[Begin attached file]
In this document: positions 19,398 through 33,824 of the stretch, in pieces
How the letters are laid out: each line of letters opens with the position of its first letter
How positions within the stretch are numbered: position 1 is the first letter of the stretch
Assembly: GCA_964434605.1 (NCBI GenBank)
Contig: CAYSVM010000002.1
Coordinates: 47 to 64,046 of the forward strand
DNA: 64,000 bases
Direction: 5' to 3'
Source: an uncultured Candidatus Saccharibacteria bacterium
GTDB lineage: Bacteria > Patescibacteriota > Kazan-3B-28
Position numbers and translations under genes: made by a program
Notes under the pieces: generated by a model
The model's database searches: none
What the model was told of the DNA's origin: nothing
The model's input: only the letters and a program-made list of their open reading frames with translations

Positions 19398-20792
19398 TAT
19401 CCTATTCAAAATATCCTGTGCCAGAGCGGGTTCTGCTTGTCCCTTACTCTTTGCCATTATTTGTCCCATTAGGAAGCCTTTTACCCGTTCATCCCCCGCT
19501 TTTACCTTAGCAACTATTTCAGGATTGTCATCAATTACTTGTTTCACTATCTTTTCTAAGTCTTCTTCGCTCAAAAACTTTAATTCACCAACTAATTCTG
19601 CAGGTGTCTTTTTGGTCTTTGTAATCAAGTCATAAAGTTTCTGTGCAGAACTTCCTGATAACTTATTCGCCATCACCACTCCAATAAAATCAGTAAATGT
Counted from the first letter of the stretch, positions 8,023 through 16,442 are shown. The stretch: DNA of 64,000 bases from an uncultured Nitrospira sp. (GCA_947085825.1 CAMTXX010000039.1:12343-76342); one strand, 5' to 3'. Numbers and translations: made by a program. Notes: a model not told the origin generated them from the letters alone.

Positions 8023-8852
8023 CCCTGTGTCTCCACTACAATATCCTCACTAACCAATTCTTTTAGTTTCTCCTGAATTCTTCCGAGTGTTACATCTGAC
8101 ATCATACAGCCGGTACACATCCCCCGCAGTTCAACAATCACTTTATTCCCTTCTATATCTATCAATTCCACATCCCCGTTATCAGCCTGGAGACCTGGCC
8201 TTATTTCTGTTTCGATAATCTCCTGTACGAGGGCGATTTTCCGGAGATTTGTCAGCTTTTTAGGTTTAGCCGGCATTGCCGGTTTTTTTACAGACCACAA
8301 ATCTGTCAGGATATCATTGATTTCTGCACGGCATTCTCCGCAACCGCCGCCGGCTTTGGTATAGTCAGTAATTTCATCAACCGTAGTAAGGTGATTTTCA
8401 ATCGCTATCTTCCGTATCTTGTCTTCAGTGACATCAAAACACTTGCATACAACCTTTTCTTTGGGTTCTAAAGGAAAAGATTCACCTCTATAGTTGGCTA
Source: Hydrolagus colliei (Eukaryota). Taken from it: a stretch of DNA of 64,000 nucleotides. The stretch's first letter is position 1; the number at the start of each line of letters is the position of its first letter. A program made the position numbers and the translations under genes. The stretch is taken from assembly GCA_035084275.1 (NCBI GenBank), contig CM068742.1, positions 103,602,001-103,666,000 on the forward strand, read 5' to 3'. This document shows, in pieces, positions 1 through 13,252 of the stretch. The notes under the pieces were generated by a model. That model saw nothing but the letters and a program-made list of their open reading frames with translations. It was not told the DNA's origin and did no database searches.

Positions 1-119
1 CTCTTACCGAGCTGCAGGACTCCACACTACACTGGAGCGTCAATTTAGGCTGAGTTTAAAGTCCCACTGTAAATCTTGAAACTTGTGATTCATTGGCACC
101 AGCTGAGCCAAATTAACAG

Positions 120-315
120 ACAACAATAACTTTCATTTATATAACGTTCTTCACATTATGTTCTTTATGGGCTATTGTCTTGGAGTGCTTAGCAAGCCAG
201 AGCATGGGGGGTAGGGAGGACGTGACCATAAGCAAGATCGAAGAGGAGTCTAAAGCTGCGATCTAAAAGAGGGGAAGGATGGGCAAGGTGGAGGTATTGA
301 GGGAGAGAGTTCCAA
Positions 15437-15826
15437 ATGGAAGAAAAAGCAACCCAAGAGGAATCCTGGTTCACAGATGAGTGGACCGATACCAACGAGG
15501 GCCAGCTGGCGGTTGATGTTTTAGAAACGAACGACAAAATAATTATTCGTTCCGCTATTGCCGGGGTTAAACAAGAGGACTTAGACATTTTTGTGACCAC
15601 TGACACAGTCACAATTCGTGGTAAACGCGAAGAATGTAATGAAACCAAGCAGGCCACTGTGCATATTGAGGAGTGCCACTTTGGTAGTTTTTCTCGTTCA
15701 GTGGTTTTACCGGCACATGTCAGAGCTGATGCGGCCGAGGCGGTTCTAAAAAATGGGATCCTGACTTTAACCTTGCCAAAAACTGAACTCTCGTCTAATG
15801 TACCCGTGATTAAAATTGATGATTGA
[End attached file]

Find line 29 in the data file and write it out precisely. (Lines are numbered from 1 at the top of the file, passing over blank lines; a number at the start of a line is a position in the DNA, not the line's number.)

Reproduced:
Positions 1-119